Pityilu is one of a chain of small islands extending W from
the Northern tip of Los Negros Island; directly North of the
eastern end of Manus Island, itself a part of the Admiralty
The U.S. Navy's 140th Naval Construction Battalion built an
airstrip on Pityilu beginning in June 1944. It was to care
for one patrol squadron, to service and repair all types of
carrier-based planes, and to provide storage for 350
aircraft, with camp accommodations for 350 officers and
1,400 men. The coral-surfaced runway measured 4,500 by 300
feet, with taxiway and three parking areas. Prefabricated
steel huts were erected for administration, operations, and
shop use. Other facilities included a 7,000-barrel aviation
gasoline tank farm with sea-loading line, one prefabricated
nose hangar, and munitions dumps.
Later, the runway was extended 5500 feet and the parking
areas were increased; the camp was enlarged to accommodate
2,500 men; and the dispensary was developed into a 100-bed
hospital with all facilities. The eastern end of Pityilu
Island was cleared, graded, and made into a fleet recreation
centre to accommodate 10,000 men at one time.
Island is 22 Miles East of Ponam, another small coral Island
with a US Navy airstrip. The US Navy installed Carrier Air Support Unit (CASU) 42
RN use of the airstrip
Unlike the USN airstrip on Ponam, which was transferred on loan to the Admiralty in March 1945, lodger facilities were granted for the British Pacific Fleet (BPF) at USN Airstrip Pityilu. The first use of ledger facilities this was made by the Maintenance Carrier UNICORN which had arrived at Manus on March 7th which the main elements of the BPF. After unloading Maintenance Storage & Repair unit no. 4 (MSR 4) to the US Naval Airstrip at Ponam, 22 miles west of Pityilu in advance of it being transferred to the Admiralty on loan, she was to remain at the fleet anchorage and eventually putting ashore a small test flight to Pityilu for maintenance test flying of airframes that had been repaired onboard.
The only squadron use of Pityilu airstrip was made on March 15th when the BPF carriers INDOMITABLE, VICTORIOUS, and INDEFATIGABLE flew ashore a proportion of their Squadrons to Pityilu Island after two days of intensive flying training at sea; arrangements had been made with U.S. Authorities for this to be done, the carriers landing the necessary personnel, etc. They had all re-embarked by the 18th when the BPF sailed from Manus for Ulithi Atoll to begin strike operations.
Since their arrival in the Pacific the BPF had been looking for a suitable site to establish a Forward Aircraft Pool (FAP) but no suitable suite was available. The USN airstrip at Samar in the Philippines was chosen but operational difficulties and a lack of facilities becoming available from the Americans led to these plans being changed; Pityilu in the Admiralty Islands was offered as a compromise solution but they were only able to grant lodger facilities for the RN at Pityilu as the airfield was still in use by the US Navy.
Prior to the granting of this facility a floating FAP had been maintained onboard several of the replenishment CVEs (escort carriers), ARBITER, CHASER, SPEAKER and STRIKER, and the Aircraft Maintenance Carrier UNICORN. A dedicated FAP, R.N. Forward Aircraft Pool (FAP) No.1, was assembled in Australia by early June. Under the command of Lt. Cdr D. A. Horton RNVR this unit had been assembled from elements of Mobile Naval Air Bases in Australia its core component Maintenance, Storage & Resave Unit No.1, tasked for the support of Avenger I & II, Corsair II & IV, Hellcat I & II aircraft types; this unit was detached from MONAB I (Nowra, New South Wales) on 7th June 1945. Additionally, one Mobile Maintenance component (MM number and original parent unit not known) and a small H.Q. staff were added. The elements of the R.N. Forward Aircraft Pool (FAP) sailed from Sydney on board the Maintenance Carrier PIONEER on the June 16th.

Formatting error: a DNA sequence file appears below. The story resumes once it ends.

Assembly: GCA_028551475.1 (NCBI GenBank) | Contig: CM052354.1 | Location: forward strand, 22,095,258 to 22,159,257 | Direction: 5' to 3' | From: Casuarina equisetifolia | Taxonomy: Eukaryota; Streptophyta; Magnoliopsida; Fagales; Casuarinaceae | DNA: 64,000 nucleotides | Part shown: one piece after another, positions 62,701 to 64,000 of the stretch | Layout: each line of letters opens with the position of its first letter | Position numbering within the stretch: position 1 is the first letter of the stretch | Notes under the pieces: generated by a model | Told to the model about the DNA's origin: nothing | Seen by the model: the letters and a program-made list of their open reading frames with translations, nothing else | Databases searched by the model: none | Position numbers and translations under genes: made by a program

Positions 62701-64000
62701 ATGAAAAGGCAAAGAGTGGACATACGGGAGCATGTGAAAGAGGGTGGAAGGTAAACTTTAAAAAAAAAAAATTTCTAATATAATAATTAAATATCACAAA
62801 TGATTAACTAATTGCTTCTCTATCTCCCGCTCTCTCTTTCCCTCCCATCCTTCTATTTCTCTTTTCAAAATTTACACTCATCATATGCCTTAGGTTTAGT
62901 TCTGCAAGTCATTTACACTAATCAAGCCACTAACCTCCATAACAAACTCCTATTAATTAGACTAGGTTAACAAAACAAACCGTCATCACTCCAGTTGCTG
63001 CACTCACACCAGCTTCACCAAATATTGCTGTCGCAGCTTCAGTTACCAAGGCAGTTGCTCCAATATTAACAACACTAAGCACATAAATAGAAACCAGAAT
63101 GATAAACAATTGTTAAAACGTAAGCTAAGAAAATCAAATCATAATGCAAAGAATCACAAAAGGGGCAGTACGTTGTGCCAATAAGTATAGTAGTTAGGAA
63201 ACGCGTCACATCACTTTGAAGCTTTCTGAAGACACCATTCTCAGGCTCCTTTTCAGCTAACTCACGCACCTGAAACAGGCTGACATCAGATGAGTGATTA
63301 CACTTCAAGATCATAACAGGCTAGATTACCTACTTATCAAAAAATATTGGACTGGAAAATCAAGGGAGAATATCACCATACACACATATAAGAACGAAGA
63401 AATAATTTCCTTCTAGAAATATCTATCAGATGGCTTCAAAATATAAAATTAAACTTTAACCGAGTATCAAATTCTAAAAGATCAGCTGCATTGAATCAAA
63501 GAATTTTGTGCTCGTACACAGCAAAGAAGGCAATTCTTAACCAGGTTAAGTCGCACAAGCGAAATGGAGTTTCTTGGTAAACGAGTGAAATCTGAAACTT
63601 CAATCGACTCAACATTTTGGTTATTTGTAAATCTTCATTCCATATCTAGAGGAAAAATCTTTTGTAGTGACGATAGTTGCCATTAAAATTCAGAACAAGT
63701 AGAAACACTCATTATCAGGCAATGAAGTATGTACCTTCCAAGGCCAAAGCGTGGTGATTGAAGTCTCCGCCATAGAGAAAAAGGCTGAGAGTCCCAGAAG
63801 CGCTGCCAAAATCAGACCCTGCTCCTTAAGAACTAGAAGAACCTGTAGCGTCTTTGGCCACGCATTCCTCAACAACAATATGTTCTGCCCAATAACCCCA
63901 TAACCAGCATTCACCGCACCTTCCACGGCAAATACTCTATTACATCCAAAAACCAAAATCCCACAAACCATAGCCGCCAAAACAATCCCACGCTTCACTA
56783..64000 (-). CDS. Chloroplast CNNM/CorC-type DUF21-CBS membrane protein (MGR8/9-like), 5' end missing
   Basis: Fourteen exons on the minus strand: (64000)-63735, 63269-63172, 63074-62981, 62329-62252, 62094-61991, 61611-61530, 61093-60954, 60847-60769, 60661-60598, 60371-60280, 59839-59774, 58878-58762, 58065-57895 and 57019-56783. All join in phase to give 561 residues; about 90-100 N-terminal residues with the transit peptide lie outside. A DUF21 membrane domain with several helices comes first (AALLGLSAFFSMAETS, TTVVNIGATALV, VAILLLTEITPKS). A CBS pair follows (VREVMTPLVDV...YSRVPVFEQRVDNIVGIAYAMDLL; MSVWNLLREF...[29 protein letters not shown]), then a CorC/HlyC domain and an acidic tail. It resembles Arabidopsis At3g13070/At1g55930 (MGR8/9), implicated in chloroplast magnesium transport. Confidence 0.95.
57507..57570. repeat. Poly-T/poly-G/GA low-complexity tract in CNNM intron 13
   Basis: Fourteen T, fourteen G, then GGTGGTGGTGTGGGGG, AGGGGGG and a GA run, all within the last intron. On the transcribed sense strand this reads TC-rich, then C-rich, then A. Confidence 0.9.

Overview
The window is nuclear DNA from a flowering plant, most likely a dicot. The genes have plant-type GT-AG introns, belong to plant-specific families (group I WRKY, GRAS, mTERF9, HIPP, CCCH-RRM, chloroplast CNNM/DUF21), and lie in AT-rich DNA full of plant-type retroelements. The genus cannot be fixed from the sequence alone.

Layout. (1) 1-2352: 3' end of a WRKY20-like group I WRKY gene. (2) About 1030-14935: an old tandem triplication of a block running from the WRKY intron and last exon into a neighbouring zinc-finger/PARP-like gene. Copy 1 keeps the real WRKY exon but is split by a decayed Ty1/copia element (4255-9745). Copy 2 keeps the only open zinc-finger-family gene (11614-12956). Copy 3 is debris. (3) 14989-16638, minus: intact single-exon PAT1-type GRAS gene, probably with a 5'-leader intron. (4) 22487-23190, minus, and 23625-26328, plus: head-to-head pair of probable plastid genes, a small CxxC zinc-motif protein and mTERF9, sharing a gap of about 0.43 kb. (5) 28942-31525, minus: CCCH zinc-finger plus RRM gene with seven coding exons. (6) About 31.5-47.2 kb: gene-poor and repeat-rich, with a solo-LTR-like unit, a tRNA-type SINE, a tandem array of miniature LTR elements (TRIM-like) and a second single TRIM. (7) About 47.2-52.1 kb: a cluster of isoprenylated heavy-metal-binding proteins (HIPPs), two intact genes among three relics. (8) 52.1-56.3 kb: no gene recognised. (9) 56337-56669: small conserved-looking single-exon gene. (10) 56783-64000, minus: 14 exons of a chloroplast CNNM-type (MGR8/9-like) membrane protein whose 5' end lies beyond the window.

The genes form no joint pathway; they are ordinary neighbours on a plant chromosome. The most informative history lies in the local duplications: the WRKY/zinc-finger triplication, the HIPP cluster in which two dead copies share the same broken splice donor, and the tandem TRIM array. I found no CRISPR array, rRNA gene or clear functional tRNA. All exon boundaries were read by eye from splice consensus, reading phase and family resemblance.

Arriving at Pityilu on June 21st it was put ashore to establish a forward reserve aircraft depot for the Air Train (the name given to the aircraft supply element of the Fleet Train, the logistic support arm of the BPF), feeding replacement airframes to the replenishment carriers and to MONAB 4. Maintenance test flying was undertaken on a daily basis. July appears to have been a busy time for the unit, there are four recorded flying accidents during this month; on the 20th Lt. Cdr. G.P.C. Williams' Avenger, FN821, swung sharply and heeled over while taxiing, striking its port wing tip, and on the same day Lt. E.B. Gray made a forced landing whilst test flying Seafire PR262. Avenger JZ274 also made a forced landing on Pityilu when a cylinder head blew out on a test flight, being flown by Lt. M.A.J.M. Hayward on the 22nd. Lt. Hayward was to make a second forced landing on the 25th in Corsair KD487 after an oil sump plug fell out in flight.
RN presence withdrawn
With the war over by mid-August, the RN FAP at Pityilu was no longer required and the unit was ordered to be closed by mid-September. UNICORN arrived at the island on September 17th to evacuate the equipment and the RN presence on Pityilu airstrip was officially withdrawn; all stocks of reserve Aircraft having been flown to Ponam.
The facilities on Pityilu were closed by the US Navy on September 1st 1947.
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a list of
Airdromes Guide Southwest
Pacific Area Second Edition Dec 1944
Published by Authority of the
Commanding General, Army Air Forces Office of the Assistant
Chief of Air Staff, A-3 Headquarters Far East Air Forces